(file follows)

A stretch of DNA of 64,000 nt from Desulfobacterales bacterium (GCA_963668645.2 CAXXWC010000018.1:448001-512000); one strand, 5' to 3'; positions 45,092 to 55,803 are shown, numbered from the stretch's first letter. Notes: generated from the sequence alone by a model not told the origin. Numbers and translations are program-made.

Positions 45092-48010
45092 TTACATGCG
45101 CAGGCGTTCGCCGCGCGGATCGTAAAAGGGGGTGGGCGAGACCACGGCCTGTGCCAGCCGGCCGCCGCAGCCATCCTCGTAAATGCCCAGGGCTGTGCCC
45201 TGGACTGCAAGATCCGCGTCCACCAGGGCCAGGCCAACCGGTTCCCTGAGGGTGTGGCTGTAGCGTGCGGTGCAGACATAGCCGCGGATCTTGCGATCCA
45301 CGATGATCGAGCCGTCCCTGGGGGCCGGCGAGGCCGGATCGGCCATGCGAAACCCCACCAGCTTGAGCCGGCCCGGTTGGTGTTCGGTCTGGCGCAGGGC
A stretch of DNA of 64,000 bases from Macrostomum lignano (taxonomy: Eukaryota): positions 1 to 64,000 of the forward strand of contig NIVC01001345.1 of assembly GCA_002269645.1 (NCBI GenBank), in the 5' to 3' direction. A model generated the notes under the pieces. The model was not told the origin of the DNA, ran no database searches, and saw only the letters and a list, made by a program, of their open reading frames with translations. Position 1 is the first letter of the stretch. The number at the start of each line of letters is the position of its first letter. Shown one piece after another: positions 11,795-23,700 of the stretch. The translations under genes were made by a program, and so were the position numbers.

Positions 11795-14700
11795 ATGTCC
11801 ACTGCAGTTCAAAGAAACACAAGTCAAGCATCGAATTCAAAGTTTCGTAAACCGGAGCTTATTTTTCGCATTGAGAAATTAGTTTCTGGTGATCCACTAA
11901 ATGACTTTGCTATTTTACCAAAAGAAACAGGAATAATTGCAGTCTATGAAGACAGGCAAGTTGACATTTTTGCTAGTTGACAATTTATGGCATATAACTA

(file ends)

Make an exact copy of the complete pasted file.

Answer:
A stretch of DNA of 64,000 nt from Desulfobacterales bacterium (GCA_963668645.2 CAXXWC010000018.1:448001-512000); one strand, 5' to 3'; positions 45,092 to 55,803 are shown, numbered from the stretch's first letter. Notes: generated from the sequence alone by a model not told the origin. Numbers and translations are program-made.

Positions 45092-48010
45092 TTACATGCG
45101 CAGGCGTTCGCCGCGCGGATCGTAAAAGGGGGTGGGCGAGACCACGGCCTGTGCCAGCCGGCCGCCGCAGCCATCCTCGTAAATGCCCAGGGCTGTGCCC
45201 TGGACTGCAAGATCCGCGTCCACCAGGGCCAGGCCAACCGGTTCCCTGAGGGTGTGGCTGTAGCGTGCGGTGCAGACATAGCCGCGGATCTTGCGATCCA
45301 CGATGATCGAGCCGTCCCTGGGGGCCGGCGAGGCCGGATCGGCCATGCGAAACCCCACCAGCTTGAGCCGGCCCGGTTGGTGTTCGGTCTGGCGCAGGGC
A stretch of DNA of 64,000 bases from Macrostomum lignano (taxonomy: Eukaryota): positions 1 to 64,000 of the forward strand of contig NIVC01001345.1 of assembly GCA_002269645.1 (NCBI GenBank), in the 5' to 3' direction. A model generated the notes under the pieces. The model was not told the origin of the DNA, ran no database searches, and saw only the letters and a list, made by a program, of their open reading frames with translations. Position 1 is the first letter of the stretch. The number at the start of each line of letters is the position of its first letter. Shown one piece after another: positions 11,795-23,700 of the stretch. The translations under genes were made by a program, and so were the position numbers.

Positions 11795-14700
11795 ATGTCC
11801 ACTGCAGTTCAAAGAAACACAAGTCAAGCATCGAATTCAAAGTTTCGTAAACCGGAGCTTATTTTTCGCATTGAGAAATTAGTTTCTGGTGATCCACTAA
11901 ATGACTTTGCTATTTTACCAAAAGAAACAGGAATAATTGCAGTCTATGAAGACAGGCAAGTTGACATTTTTGCTAGTTGACAATTTATGGCATATAACTA